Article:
However, there are plenty of methods which can help to cleanse the mind. I, for instance, always carry a little notebook in which I can jot down various thoughts. These can be creative ideas, plans, little tasks I have to accomplish or just annoying emotions I want to get rid of. David Allen also recommends putting thoughts on paper in order to keep the mind fresh and pure: “Writing thoughts down gets them out of your head, clearing your brain of things that are interfering with being able to focus on what you want to focus on”. Such simple strategies can help to eliminate negativity at its initial point, giving you the peace of mind to concentrate on what you want to keep done.
Read: Simple techniques to declutter your mind.
- Classify, prioritize and break down
Once thoughts are down on paper – sort them out. My technique is to initially split them into two main categories: emotions and actions. Once classified, thoughts that have preoccupied you all day do not look quite so scary and overwhelming any more.
I want to focus on actions, which in turn can be split into sub-categories. Allen suggests splitting them into the following: DO, DELEGATE, DEFER, and DROP. I usually do not use “defer”, as all postponed actions bear little relation to the present moment, and could be easily dropped, delegated or done immediately.
Sometimes some of the actions on your list can seem quite daunting. For instance, ‘write a dissertation’ or ‘lose 10 lbs’. It may even sound scary, but don’t stress! What you have to do is to split them into smaller steps and to schedule all of them.
By sticking to your plan 80% of the time, and executing tasks from the ‘do’ category every day, you can be extremely productive without being overloaded with worries, and plagued by negative feelings.
The human brain is designed to do only one conscious thing at a time. Multitasking not only burns a tremendous amount of energy, but also negatively impacts on performance, and leads to mistakes. And it is only the tip of the iceberg. Stress bubbles under the surface, a consequence of emotional burn, cortisol spikes and even subsequent muscle catabolism and fat gain. Moreover, multitasking saves no time at all. It has been scientifically established that switching between two activities takes the same, or even more, time than it does to carry them out sequentially. If you have two equally urgent and important tasks, do one first and then the other one.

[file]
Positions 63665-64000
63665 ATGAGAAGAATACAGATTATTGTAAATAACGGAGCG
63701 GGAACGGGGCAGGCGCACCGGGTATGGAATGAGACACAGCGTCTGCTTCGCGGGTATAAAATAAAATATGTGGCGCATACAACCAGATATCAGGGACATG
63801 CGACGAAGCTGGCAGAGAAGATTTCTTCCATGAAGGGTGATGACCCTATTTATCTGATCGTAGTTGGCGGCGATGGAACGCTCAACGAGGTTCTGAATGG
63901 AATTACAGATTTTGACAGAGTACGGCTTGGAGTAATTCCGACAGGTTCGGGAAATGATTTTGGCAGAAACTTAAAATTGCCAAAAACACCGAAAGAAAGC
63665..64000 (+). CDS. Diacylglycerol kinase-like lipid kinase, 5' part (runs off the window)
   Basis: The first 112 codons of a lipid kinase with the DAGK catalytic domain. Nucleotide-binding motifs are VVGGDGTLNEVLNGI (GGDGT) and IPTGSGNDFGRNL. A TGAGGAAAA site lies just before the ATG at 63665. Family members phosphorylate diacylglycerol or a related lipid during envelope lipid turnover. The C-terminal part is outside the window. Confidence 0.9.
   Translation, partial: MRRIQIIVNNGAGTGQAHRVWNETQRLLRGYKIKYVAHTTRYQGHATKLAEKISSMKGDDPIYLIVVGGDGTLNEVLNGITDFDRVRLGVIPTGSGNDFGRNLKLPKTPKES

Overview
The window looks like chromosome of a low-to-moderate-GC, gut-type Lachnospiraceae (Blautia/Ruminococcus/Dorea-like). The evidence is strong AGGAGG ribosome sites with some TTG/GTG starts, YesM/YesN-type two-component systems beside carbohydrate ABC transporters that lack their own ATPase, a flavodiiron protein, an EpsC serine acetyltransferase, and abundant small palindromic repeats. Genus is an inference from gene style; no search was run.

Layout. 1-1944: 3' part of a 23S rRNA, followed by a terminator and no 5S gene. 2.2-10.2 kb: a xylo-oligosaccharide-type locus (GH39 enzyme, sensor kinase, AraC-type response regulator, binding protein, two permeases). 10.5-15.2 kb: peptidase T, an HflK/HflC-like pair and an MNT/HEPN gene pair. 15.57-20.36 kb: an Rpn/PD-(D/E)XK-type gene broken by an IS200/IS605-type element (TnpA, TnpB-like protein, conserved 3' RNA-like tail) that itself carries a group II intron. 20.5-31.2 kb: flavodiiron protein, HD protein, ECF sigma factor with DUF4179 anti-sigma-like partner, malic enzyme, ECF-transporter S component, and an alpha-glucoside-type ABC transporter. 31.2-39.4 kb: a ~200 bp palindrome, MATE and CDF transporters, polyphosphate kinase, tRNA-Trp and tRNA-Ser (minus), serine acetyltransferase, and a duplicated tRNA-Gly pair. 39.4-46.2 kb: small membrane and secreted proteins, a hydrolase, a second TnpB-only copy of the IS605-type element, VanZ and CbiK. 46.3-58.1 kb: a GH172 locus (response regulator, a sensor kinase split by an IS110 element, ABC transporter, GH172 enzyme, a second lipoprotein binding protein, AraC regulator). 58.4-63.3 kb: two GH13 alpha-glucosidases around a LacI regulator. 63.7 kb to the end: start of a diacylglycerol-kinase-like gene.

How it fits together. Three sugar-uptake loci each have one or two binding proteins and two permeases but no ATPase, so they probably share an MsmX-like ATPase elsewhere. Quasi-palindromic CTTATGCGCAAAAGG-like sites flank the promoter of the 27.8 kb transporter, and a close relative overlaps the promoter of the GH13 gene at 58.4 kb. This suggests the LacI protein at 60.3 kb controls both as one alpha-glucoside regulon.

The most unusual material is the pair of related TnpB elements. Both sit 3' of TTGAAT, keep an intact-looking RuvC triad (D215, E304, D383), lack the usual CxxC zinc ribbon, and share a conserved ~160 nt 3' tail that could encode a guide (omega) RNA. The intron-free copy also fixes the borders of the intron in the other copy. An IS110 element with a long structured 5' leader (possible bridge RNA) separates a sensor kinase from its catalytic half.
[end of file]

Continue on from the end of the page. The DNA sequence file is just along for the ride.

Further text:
Keep in mind that any exercise in multitasking is in fact a cluster of small decisions you have to take. According to Daniel Livitin, decision making ‘spends’ oxygenated glucose, the essential fuel you need to retain your focus, and to keep doing things. Constant prolonged jumping between tasks will cause physical and mental exhaustion, anxiety and disorientation. On the other hand,
“once we engage the central executive mode, staying in that state uses less energy than multitasking and actually reduces the brain’s need for glucose. This allows us to get more done and finish up with more energy,” writes Levitin.
As a qualified nutritionist I would add that avoiding multitasking is very beneficial for keeping fit. Doing one thing at a time in a calm, focused mode decreases the need to top your glucose levels up by consuming sugar and simple carbs, and as a result reduces the risks of gaining fat associated with sedentary office work.
At the beginning of the day we are fresh and full of energy. Every decision we take and every movement we make uses fuel from the same tank. However, we have a limited supply. According to Livitin,
“important decisions should be made at the beginning of the day, when gumption and glucose is highest”.
“If you eat a frog first thing in the morning, the rest of the day goes better”!
Clearly not a statement to be taken literally, but his point about making crucial decisions in the morning is relevant.